After the node has been configured, the CLI flag could (but does not have to) be replaced by a configuration entry for kubelet:

cgroupDriver: 'systemd'


Before creating a new kubernetes cluster with kubeadm start and enable kubelet.service.

Note: kubelet.service will fail (but restart) until configuration for it is present.


Tango-view-fullscreen.pngThis article or section needs expansion.Tango-view-fullscreen.png

  • Example for setup without kubeadm, using kube-apiserver.service, kube-controller-manager.service, kube-proxy.service and kube-scheduler.service.
  • Example for setup with kubeadm using configuration files.
(Discuss in Talk:Kubernetes)

When creating a new kubernetes cluster with kubeadm a control-plane has to be created before further worker nodes can join it.


  • If the cluster is supposed to be turned into a high availability cluster (a stacked etcd topology) later on kubeadm init needs to be provided with --control-plane-endpoint=<IP or domain> (it is not possible to do this retroactively!).
  • It is possible to use a config file for kubeadm init instead of a set of parameters.

Use kubeadm init to initialize a control-plane on a host machine:

# kubeadm init --node-name=<name_of_the_node> --pod-network-cidr=<CIDR> --cri-socket=<SOCKET>
Note: Refer to #Networking and #Container runtime for <CIDR> and <SOCKET> (respectively).

If run successfully, kubeadm init will have generated configurations for the kubelet and various control-plane components below /etc/kubernetes and /var/lib/kubelet/. Finally, it will output commands ready to be copied and pasted to setup kubectl and make a worker node join the cluster (based on a token, valid for 24 hours).

To use kubectl with the freshly created control-plane node, setup the configuration (either as root or as a normal user):

$ mkdir -p $HOME/.kube
# cp -i /etc/kubernetes/admin.conf $HOME/.kube/config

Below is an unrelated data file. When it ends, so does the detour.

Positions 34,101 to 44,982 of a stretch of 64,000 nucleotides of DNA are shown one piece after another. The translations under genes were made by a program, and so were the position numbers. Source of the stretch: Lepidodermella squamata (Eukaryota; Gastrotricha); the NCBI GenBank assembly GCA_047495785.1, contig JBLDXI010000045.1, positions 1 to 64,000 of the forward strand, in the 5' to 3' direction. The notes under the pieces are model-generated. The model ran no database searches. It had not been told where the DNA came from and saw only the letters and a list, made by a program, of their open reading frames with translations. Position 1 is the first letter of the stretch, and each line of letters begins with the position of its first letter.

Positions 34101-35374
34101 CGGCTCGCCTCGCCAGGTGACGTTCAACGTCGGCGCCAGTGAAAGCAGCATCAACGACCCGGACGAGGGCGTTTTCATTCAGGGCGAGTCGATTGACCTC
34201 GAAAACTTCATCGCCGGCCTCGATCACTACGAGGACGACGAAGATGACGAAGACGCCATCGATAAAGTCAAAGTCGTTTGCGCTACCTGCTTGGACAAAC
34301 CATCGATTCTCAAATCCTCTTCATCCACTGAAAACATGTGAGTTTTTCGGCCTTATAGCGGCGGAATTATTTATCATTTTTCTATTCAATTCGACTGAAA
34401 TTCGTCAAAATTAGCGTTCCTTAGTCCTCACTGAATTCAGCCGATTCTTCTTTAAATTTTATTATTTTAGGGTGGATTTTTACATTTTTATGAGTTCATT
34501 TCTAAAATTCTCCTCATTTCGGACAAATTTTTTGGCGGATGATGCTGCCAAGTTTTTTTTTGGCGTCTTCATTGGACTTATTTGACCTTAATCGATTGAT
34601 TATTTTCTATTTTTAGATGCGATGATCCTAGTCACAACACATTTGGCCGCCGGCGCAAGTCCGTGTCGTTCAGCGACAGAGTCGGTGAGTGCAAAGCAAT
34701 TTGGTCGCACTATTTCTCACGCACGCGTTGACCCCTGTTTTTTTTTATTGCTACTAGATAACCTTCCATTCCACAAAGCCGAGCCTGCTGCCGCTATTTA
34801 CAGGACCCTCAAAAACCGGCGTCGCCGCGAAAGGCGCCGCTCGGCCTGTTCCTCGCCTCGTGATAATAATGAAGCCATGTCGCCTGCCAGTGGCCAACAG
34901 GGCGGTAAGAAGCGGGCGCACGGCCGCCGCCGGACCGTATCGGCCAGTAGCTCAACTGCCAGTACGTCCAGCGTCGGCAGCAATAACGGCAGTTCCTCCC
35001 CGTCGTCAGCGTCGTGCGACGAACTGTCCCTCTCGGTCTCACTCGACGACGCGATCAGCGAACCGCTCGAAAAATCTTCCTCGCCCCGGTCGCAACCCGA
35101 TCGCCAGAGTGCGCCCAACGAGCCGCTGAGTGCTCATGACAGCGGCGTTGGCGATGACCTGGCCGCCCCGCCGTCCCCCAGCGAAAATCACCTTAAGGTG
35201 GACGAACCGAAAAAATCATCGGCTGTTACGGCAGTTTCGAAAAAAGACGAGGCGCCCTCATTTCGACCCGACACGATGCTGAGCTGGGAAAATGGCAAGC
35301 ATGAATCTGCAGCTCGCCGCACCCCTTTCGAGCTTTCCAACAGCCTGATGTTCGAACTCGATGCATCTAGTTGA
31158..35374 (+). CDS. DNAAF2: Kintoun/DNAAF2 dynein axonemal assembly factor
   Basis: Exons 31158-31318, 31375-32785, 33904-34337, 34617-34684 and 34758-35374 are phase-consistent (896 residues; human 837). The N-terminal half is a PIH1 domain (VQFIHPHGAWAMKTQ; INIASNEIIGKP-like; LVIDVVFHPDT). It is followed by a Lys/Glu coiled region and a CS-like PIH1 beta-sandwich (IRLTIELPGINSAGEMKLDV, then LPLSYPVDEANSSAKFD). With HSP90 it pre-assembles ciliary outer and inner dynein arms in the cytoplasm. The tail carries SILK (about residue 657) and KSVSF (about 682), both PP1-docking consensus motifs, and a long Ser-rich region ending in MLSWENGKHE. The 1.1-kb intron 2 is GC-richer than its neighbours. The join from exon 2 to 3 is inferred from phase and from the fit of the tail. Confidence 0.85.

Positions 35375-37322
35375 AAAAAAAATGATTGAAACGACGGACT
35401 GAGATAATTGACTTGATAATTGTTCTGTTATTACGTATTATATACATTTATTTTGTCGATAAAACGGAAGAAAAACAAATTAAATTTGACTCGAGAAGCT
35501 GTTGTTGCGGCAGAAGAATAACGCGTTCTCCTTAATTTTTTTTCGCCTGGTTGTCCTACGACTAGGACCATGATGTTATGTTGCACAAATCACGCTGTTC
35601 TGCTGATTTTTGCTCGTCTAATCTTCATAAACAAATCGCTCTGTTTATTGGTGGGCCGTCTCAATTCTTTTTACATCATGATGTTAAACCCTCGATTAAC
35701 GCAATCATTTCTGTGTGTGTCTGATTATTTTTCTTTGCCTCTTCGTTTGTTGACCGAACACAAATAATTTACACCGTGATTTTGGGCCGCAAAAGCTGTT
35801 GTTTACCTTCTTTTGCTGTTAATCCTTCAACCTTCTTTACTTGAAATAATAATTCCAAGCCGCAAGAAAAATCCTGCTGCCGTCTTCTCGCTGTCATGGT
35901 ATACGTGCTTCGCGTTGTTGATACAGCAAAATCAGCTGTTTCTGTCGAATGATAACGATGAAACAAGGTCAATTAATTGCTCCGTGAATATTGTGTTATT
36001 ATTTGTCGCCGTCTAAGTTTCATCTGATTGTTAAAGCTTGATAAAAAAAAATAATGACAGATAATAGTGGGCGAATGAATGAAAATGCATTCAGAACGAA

# chown $(id -u):$(id -g) $HOME/.kube/config

To install a pod network such as calico, follow the upstream documentation.

Worker node

With the token information generated in #Control-plane it is possible to make a node machine join an existing cluster:

 # kubeadm join <control-plane-host>:<control-plane-port> --token <token> --discovery-token-ca-cert-hash sha256:<hash> --node-name=<name_of_the_node> --cri-socket=<SOCKET>
Note: Refer to #Container runtime for <SOCKET>.

Tips and tricks

Tear down a cluster

When it is necessary to start from scratch, use kubectl to tear down a cluster.

 kubectl drain <node name> --delete-local-data --force --ignore-daemonsets

Here <node name> is the name of the node that should be drained and reset. Use kubectl get node -A to list all nodes.

Then reset the node:

# kubeadm reset

Operating from Behind a Proxy

kubeadm reads the https_proxy, http_proxy, and no_proxy environment variables. Kubernetes internal networking should be included in the latest one, for example

export no_proxy=",,"

where the second one is the default service network CIDR.


Failed to get container stats

If kubelet.service emits

 Failed to get system container stats for "/system.slice/kubelet.service": failed to get cgroup stats for "/system.slice/kubelet.service": failed to get container info for "/system.slice/kubelet.service": unknown container "/system.slice/kubelet.service"

it is necessary to add configuration for the kubelet (see relevant upstream ticket).

systemCgroups: '/systemd/system.slice'
kubeletCgroups: '/systemd/system.slice'

Pods cannot communicate when using Flannel CNI and systemd-networkd

See upstream bug report.

systemd-networkd assigns a persistent MAC address to every link. This policy is defined in its shipped configuration file /usr/lib/systemd/network/99-default.link. However, Flannel relies on being able to pick its own MAC address. To override systemd-networkd's behaviour for flannel* interfaces, create the following configuration file:



Then restart systemd-networkd.service.

If the cluster is already running, you might need to manually delete the flannel.1 interface and the kube-flannel-ds-* pod on each node, including the master. The pods will be recreated immediately and they themselves will recreate the flannel.1 interfaces.

Delete the interface flannel.1:

# ip link delete flannel.1

Delete the kube-flannel-ds-* pod. Use the following command to delete all kube-flannel-ds-* pods on all nodes:

$ kubectl -n kube-system delete pod -l="app=flannel"

See also